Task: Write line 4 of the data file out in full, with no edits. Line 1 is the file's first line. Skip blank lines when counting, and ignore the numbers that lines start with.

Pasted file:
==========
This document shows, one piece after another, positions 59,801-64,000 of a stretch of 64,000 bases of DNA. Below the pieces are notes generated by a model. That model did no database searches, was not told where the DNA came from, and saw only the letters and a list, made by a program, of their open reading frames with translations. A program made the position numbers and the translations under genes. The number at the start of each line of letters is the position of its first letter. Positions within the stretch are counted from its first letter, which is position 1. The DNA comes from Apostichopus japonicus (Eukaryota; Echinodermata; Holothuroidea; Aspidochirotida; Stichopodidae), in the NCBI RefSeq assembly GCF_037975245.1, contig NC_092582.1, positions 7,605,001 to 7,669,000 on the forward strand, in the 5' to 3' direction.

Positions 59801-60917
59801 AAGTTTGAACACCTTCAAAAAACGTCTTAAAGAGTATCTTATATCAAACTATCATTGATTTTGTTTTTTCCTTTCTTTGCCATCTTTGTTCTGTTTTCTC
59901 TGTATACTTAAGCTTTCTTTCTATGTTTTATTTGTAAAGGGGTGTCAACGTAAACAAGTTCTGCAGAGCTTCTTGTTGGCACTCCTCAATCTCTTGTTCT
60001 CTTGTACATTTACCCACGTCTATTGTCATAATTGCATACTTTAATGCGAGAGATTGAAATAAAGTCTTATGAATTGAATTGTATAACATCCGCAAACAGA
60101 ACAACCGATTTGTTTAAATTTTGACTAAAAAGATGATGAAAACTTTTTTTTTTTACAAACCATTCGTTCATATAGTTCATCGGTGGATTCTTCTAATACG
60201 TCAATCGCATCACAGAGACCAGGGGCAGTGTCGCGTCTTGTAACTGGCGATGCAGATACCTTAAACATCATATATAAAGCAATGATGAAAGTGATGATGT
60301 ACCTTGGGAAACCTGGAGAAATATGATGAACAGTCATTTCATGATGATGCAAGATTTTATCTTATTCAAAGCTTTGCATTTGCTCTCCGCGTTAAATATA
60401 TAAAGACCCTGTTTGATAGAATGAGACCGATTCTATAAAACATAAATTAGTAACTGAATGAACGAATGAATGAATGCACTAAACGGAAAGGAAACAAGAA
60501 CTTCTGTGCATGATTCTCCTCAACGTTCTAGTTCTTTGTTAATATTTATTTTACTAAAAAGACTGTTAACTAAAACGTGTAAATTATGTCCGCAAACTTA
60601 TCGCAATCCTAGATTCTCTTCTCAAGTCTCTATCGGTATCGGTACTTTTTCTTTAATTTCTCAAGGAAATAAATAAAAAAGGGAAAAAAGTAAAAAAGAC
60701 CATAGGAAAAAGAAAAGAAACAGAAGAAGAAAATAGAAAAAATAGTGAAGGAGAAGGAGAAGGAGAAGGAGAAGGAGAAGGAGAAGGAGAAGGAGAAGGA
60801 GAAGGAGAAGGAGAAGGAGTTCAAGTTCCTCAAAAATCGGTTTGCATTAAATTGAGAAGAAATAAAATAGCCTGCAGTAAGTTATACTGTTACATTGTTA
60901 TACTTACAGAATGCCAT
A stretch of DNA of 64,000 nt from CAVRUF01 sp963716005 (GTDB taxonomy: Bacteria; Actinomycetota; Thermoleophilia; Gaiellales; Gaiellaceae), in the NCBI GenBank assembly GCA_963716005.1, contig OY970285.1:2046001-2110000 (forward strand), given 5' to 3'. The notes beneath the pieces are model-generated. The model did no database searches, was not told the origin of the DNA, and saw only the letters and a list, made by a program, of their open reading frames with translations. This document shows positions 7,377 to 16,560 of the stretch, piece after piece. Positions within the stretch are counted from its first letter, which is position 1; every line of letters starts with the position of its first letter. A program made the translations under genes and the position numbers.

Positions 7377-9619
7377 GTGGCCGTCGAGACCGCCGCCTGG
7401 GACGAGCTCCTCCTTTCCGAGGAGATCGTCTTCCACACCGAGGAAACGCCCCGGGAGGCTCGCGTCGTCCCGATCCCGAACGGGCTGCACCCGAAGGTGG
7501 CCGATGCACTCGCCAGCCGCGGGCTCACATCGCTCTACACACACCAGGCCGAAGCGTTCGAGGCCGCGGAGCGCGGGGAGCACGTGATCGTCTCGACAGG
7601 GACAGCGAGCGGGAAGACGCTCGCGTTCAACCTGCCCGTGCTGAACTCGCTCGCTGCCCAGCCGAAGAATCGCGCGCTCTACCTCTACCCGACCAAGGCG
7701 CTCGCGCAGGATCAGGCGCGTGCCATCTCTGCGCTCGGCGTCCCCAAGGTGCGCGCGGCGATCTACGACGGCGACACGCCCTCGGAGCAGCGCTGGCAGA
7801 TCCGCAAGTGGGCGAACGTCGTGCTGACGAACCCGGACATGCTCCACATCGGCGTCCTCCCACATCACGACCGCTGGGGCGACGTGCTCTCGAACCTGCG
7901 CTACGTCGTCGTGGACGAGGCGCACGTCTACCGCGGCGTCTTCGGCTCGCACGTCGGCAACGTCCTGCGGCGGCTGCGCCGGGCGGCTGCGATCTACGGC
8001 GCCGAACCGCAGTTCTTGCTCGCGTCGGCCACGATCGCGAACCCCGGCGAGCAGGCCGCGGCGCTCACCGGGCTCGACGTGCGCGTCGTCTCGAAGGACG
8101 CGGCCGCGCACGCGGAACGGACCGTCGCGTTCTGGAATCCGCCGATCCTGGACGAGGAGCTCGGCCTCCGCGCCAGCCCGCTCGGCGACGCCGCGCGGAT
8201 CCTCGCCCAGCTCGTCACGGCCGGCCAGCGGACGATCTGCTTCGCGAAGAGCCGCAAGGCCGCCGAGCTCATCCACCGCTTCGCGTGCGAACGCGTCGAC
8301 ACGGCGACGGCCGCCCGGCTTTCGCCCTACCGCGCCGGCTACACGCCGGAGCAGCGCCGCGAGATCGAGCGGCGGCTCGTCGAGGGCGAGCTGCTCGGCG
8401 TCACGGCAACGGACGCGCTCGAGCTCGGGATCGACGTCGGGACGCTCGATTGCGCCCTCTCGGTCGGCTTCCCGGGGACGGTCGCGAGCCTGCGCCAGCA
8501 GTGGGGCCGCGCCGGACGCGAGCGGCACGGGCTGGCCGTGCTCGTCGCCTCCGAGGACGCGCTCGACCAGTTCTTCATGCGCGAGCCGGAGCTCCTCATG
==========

59901 TGTATACTTAAGCTTTCTTTCTATGTTTTATTTGTAAAGGGGTGTCAACGTAAACAAGTTCTGCAGAGCTTCTTGTTGGCACTCCTCAATCTCTTGTTCT